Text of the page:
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Matt Schofield - Anything But Time

Nugene Records

10 tracks/49:59

Some months ago, a good friend of mine was raving about an exciting new guitar player that he had discovered. This friend loaned me a couple of cds to listen to so that I too could be enthralled by this latest discovery. After listening to a live recording from 2007, I wrote off Matt Schofield as another in a long line of guitar players who need to fill up every inch of space with the sound of their guitar. Schofield and organist Johnny Henderson took lengthy solos throughout the disc and while they are great players, they failed to hold my interest.

What a difference a few years make!! Schofield’s latest studio recording finds his musical vision honed to a laser-sharp edge, undoubtedly helped by having Grammy Award winning John Porter on board as the producer. There is still plenty of Schofield’s fine guitar work, which earned him the awards for Guitarist of the Year and Album of the Year for his Heads Tails & Aces release at the 2010 British Blues Awards. His crack band – Henderson on Hammond B-3 organ, bass keys and electric piano with Kevin Hayes on drums – provides all the support that the leader needs. The project was recorded at the Music Shed studio in New Orleans and features the great Jon Cleary on keyboards for three tunes.

The title track opens the disc with Schofield musing on how when all things are considered, time is the only thing of real value in life. It is one of eight songs Schofield composed with his writing partner, Dorothy Whittick. “Shipwrecked” sports a bouncy rhythm behind the leader’s ardent vocal and fiery guitar work. Schofield pays homage to the Jimi Hendrix guitar style on the ballad “Dreaming of You”. The band slips into a funky groove on “One Look (And I’m Hooked)”, with Cleary on clavinet and Schofield dropping his voice down into the baritone range. Cleary switches to piano on the shuffle “Don’t Know What I’d Do”, plunking away while Schofield turns in another blazing solo. “Share Our Smile Again” is a contemporary love song that hits home due to Schofield’s convincing vocal and ringing guitar chords.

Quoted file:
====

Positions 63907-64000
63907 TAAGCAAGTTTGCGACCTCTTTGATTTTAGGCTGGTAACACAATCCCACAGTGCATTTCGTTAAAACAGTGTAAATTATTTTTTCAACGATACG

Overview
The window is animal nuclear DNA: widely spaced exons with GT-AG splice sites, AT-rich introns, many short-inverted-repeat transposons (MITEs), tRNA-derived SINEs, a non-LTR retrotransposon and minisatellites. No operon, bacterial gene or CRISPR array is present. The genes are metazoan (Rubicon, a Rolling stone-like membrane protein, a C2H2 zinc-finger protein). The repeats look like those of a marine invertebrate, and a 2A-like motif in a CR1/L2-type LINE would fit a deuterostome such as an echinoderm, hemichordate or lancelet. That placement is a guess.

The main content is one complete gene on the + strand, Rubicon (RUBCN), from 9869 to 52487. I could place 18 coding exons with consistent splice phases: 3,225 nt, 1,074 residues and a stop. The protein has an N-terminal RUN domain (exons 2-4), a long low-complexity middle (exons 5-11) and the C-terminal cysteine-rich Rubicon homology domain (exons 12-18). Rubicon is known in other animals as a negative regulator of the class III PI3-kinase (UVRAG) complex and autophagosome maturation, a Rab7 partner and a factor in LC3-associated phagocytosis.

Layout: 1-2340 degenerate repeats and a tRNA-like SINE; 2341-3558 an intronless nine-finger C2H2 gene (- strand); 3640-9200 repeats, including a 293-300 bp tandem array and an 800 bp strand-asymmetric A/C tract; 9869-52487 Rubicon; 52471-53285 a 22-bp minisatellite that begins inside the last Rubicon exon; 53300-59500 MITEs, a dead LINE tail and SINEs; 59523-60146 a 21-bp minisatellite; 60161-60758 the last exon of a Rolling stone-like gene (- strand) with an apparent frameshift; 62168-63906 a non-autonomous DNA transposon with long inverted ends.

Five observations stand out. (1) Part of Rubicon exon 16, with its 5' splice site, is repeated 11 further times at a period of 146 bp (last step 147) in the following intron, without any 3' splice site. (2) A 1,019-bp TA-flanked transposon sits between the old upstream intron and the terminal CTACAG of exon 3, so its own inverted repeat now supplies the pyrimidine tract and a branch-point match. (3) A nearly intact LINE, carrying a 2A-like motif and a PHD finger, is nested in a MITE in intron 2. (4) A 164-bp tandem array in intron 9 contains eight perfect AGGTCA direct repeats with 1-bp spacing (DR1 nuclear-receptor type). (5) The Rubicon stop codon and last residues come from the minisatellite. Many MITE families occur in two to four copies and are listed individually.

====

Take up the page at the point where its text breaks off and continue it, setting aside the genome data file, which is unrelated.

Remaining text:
The band builds a smoldering layer of tension on “See Me Through” until Schofield cuts through it with a burst of fleet-fingered playing. He is equally convincing on another slow blues, “Where Do I Have To Stand” with his spirited singing and fluid guitar lines a high point on the disc. Schofield covers “At Times We Do Forgot”, a Steve Winwood tune that makes it clear that he is equally adept in a rock music vein. On “Wrapped Up In Love”, Schofield bends and squeezes taut phrases out of his guitar strings in tribute to Albert King.

This very impressive project should garner Schofield a wider audience both in the US and around the world. It is a masterful effort that highlights Schofield’s many talents and the impressive contributions of his road-tested band. It also shows that Schofield may have what it takes to appeal to listeners beyond the blues genre. This one is highly recommended!

Reviewer Mark Thompson is president of the Crossroads Blues Society in Rockford. IL. He has been listening to music of all kinds for fifty years. The first concert he attended was in Chicago with The Mothers of Invention and Cream. Life has never been the same.

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